Inspired by Mies van der Rohe

Barcelona Daybed

Inspired by Mies van der Rohe

Barcelona Daybed

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Availability: In stock

Regular Price: £2,221.90

Special Price £1,555.33

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100% Made in Italy. Frame in solid walnut-stained, frakè, wengé or black stained wood. Legs in chromed steel. Mattress filled with polyurethane foam, covered with checkered leather or fabric, springing by means of hide straps.
The Daybed was designed by Mies van der Rohe with his collaborator, Lilly Reich, for the New York apartment of Philip Johnson, an architectural historian and –after frequenting Mies – also an architect. It was presented for the first time in 1931 at the Bauausstellung exhibition in Berlin, as part of the furnishings for the “bachelor’s apartment”. ). In all of these models, the mattress upholstery takes up the squared pattern of the Barcelona, using the same materials: squared leather pieces, worked and sewn by hand, fixed by leather-covered buttons. Lacquered frakè hardwood frame. Chromed steel legs. Springs through cowhide straps. Mattress in polyurethane foam. Leather upholstery.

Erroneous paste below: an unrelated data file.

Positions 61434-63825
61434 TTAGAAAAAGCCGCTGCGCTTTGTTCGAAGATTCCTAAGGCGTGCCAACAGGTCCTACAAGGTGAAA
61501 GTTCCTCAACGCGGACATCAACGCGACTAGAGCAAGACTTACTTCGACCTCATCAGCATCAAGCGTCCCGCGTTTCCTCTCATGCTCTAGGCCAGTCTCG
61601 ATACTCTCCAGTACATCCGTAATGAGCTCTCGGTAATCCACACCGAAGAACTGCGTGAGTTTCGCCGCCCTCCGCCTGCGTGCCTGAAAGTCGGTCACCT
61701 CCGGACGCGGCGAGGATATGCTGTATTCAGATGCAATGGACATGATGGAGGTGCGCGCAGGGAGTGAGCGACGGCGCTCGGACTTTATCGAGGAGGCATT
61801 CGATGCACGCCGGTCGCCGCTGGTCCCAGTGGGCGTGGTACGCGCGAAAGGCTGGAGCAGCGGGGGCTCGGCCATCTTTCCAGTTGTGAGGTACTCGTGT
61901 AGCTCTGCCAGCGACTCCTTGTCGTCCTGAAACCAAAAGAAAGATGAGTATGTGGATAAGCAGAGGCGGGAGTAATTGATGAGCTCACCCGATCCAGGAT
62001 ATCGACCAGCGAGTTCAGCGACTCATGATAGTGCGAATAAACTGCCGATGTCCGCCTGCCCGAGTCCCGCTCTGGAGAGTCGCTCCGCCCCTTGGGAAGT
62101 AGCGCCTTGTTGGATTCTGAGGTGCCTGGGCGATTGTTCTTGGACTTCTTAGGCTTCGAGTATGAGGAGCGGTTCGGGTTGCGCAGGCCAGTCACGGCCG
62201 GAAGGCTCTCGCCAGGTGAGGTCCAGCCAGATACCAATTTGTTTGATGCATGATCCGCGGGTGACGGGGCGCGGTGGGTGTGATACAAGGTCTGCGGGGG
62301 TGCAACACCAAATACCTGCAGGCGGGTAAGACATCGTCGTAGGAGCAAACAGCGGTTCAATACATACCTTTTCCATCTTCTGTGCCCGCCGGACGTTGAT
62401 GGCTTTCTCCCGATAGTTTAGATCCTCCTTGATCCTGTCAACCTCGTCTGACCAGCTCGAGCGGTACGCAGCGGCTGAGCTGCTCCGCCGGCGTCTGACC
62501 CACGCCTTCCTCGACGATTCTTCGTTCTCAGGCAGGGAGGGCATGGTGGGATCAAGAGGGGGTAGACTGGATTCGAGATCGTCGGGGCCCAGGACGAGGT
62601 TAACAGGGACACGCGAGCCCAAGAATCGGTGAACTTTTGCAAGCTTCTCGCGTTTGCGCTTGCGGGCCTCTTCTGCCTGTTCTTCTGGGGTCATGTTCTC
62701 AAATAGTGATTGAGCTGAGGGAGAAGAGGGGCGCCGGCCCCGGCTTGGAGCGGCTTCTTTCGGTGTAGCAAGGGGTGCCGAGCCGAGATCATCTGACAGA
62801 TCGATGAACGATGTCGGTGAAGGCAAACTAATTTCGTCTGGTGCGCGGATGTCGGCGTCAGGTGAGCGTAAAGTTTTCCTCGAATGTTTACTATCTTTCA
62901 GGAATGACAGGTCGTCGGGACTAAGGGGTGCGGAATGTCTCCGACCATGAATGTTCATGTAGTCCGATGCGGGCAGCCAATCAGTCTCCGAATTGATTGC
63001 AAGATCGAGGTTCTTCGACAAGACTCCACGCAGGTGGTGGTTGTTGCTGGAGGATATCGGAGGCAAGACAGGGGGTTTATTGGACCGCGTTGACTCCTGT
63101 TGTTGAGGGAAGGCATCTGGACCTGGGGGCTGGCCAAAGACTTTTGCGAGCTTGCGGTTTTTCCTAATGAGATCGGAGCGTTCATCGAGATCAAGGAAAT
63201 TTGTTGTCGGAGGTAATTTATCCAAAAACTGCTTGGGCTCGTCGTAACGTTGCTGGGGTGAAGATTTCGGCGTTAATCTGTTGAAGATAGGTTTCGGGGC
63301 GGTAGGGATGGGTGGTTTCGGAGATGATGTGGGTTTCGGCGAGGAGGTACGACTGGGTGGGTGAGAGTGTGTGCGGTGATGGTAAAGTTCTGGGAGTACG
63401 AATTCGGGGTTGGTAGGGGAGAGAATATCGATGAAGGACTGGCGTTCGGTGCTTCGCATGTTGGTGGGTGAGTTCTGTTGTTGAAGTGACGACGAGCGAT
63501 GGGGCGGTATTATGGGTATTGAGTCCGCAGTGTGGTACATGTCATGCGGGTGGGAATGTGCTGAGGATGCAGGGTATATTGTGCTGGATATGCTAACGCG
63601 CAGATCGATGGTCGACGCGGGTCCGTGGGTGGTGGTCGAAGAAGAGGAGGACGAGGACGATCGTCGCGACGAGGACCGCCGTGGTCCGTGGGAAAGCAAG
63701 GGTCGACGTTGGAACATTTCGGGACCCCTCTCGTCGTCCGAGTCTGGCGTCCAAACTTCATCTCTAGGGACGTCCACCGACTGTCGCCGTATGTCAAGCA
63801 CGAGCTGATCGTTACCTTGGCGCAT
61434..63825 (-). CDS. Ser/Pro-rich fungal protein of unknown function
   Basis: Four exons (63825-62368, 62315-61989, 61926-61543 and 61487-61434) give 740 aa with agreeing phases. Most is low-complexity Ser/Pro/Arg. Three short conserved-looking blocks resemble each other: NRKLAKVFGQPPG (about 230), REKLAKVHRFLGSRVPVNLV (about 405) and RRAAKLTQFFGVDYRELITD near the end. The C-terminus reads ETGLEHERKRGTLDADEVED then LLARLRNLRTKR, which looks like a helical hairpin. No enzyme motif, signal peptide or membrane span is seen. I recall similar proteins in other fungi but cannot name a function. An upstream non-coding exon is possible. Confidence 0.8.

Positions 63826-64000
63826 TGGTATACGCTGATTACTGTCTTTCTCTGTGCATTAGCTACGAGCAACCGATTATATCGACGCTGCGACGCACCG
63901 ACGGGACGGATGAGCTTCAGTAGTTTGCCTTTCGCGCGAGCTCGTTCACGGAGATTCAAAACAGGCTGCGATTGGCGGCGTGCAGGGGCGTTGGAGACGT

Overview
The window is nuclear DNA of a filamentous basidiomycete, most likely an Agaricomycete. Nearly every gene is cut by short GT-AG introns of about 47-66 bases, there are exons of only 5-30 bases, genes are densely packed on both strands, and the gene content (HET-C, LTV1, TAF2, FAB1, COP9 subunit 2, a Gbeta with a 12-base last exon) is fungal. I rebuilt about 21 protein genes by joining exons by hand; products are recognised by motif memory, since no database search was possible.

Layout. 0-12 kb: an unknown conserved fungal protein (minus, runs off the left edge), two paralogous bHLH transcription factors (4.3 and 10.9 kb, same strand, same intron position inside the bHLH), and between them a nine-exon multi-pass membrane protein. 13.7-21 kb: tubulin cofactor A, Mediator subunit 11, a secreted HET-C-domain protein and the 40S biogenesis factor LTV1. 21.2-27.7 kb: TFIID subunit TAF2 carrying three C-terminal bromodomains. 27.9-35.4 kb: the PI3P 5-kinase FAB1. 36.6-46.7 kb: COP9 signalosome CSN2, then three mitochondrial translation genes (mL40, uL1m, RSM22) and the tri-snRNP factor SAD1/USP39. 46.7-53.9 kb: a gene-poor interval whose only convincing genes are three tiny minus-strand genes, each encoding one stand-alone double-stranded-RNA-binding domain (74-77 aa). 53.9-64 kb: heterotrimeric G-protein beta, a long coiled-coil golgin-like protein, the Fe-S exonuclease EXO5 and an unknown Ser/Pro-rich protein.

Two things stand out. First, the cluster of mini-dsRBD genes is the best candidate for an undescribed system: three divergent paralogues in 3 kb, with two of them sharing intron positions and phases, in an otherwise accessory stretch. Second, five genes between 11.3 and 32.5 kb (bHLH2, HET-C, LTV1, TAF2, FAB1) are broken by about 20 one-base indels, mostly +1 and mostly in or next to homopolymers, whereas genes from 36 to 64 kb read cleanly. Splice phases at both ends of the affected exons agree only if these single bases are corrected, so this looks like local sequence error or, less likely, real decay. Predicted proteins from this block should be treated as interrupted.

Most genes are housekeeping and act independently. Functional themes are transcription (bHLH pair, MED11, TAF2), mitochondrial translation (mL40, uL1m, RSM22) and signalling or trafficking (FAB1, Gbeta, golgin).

Additional Info

Dimensions L140 P140 H42 cm
Inspired by Mies van der Rohe
Structure Schema MVR27


  • LEATHER QUALITY: 0,8 - 1 mm thick, natural grain
  • CHROMAGE TOP: high thicknesschrome manual brushing and metal
L. Mies Van Der Rohe


L. Mies Van Der Rohe


Constructive clarity expressed to perfection. That’s what I call architecture.

One of the most significant and influential architects of the 20th century, Ludwig Mies van der Rohe is considered the most rigorous of the Rationalists, with his pure, perfectly geometric spaces, organized on planes free from the restrictions of walls. Born in Aquisgrana, he studied and worked as a furniture designer in Berlin, coming into contact with Gropius and Le Corbusier. He later remained fascinated by the works of Wright. When he opened his own architecture studio, his work became closer to the De Stijl and Constructivism movements, and he began to use in his projects steel and glass, extremely innovative for the time.

Vice-president of the Werkbund, a cultural organization of primary importance in the ‘30s, he also was director of the Bauhaus. Among the main European projects, there are the Weissenhof building in Stuttgart, Villa Tugendhat in Brno, and the German pavilion for the 1929 International Exposition in Barcellona. In 1937, he moved to the United States, where he was Dean of the Faculty of Architecture at the Institute of Technology of Chicago, dedicating his efforts, among many other things, to the building of skyscrapers, studying continuously new and functional designs.